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Discussion Starter #1 (Edited)
Hi guys,

My 2011 128i (74K miles) recently started leaking radiator coolant from the cylinder hose (11-53-7-545-890). In an attempt to temporarly stop the leak I mistakenly over torqued and broke one of the bolts. Does anyone know whats involved fixing and if this could be done as a DIY project ? If not, how much would it normally cost to have it fixed by a mechanic? Also if anyone would happen to know a mechanic in the southern Maryland, or northern Virginia area that can extract the broken bolt I'd really appreciate it.

Thanks so much
Shawn

Ps Please see attached photos.
 

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Discussion Starter #2
Update : Got the broken bolt out by a professional mechanic at S2 Dynamics located in rockville MD. No drilling was used, only heat was applied to get the bolt out for $135. I highly recommend S2 Dynamics for anyone living in the DC, MD, VA area. Very resonable price and well trained staff.
 

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What I would do is the following:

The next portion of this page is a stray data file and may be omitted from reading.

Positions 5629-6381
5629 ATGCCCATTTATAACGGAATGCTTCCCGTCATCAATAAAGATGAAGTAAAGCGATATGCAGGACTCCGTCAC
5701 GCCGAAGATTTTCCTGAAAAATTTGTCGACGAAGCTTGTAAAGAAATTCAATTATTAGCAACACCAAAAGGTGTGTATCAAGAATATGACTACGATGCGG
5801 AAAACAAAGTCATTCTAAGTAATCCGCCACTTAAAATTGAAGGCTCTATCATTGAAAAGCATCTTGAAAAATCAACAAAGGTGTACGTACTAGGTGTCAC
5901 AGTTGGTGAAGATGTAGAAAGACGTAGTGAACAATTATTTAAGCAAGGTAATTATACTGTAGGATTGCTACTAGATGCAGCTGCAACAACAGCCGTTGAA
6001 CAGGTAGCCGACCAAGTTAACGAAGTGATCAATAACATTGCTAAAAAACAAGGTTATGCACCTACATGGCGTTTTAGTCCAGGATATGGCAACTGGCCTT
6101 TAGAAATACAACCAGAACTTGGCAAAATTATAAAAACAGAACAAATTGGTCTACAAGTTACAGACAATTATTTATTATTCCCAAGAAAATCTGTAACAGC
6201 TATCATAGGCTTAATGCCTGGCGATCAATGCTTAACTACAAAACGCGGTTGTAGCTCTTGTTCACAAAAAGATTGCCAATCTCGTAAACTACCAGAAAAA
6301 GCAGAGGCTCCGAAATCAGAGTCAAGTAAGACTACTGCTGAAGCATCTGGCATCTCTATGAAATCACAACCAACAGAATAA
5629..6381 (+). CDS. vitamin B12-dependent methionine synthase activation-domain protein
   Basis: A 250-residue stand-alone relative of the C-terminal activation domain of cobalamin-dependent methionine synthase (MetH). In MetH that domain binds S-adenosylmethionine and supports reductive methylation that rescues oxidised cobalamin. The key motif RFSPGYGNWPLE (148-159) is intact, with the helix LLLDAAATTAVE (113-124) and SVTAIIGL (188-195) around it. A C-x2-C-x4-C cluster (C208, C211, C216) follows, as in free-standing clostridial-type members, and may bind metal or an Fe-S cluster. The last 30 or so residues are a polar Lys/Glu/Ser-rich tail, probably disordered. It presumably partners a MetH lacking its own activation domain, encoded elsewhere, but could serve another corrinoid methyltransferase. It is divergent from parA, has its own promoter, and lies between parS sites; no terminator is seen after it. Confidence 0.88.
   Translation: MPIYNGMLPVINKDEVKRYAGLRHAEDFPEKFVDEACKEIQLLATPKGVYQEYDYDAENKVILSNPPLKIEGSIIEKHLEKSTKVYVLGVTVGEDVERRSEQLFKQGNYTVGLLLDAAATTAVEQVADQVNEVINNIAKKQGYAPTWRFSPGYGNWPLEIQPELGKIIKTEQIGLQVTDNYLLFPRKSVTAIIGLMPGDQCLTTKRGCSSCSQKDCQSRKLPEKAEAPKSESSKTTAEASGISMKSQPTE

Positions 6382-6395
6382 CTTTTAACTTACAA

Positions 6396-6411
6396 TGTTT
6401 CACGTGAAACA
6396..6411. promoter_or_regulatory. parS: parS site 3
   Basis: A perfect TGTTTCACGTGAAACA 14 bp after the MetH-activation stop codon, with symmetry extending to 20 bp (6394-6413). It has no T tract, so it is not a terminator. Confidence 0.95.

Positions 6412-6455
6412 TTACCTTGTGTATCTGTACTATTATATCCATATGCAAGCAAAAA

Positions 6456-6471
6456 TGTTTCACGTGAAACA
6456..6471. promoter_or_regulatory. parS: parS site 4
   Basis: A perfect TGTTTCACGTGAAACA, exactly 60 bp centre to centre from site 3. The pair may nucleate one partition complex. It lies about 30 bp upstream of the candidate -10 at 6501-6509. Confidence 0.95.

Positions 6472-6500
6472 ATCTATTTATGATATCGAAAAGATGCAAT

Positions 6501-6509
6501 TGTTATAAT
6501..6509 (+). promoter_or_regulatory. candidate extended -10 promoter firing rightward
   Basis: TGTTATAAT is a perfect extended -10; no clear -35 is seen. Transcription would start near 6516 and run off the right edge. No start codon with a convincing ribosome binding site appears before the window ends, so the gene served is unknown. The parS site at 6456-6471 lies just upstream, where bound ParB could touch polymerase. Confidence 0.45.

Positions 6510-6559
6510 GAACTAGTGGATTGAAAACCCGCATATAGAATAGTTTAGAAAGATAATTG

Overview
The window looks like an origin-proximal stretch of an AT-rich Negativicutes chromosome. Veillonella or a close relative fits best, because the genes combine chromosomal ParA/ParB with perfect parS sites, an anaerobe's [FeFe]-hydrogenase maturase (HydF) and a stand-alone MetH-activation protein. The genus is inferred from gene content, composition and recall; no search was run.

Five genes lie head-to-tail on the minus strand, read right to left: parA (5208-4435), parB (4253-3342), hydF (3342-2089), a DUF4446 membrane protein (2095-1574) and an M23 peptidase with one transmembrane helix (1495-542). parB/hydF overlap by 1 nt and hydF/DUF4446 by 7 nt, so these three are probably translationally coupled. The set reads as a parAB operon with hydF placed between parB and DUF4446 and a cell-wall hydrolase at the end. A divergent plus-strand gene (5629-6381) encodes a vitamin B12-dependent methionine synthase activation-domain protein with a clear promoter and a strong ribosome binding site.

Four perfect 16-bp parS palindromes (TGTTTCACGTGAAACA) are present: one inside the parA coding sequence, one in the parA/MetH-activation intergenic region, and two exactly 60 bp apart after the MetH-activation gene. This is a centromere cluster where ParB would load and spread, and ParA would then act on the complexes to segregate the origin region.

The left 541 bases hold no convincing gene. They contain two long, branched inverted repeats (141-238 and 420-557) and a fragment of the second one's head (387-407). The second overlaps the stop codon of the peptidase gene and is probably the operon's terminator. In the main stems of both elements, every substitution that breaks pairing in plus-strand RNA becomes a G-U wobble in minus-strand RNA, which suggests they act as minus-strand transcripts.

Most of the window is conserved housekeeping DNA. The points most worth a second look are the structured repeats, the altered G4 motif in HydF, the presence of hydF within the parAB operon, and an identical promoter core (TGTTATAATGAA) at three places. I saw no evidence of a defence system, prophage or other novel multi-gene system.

- remove the hose
- if you are lucky, you can use a vise grip (I use the original, as imitation are often disapointing)
- if not so lucky, I would punch with a center punch in the bulls eye center of the broken bolt).
Punching lightly at first and stretching it toward the center if off center (stretching by hiting
your punch diagonally
- drill smaller than the bolt (1/8" as an example). Be carefull to watch the depth (check on the
other hole, and put tape on your drill bit at the proper depth you want to go; you can stop at
about 1/8 from the end of the bolt)
- I like to use those kind of extractor below (tapping them a bit with a hammer so they grip in the hole you made)
- use loose nut around (between hole and bolt)
- try to unscrew with the extractor, be aware if it is too hard. Don't break the extractor.
- if it doesn't work, drill slightly bigger (make sure to stay smaller than the thread inner diameter)

Drilling at the exact center is key (and along the axis of the broken bolt obviously; check that you are 90deg from the surface in 2 perpendicular plan looking sideways at your drill bit).

Taking your time is the other key. You are already into it, take the time to don't dig yourself deeper into it. It is doable without a doubt.

As you drill bigger, the wall of the broken bolt become thinner and weaker. This should make it easier to remove (be careful of the hole thread though)

I like this type of extractor (not necessiraly this brand). It feels to me that they bite into the broken bolt strongly.
https://www.jumia.co.ke/generic-3x-...ide-broken-damaged-bolt-remover-11141576.html


I dont' like this kind of extractor. It feels to me they can't bite strongly, feels like it's rolling and slipping (from my experience).
https://www.engineersedge.com/manufacturing/screw_extractor_size_and_drill_13412.htm


Hoping this helps
 
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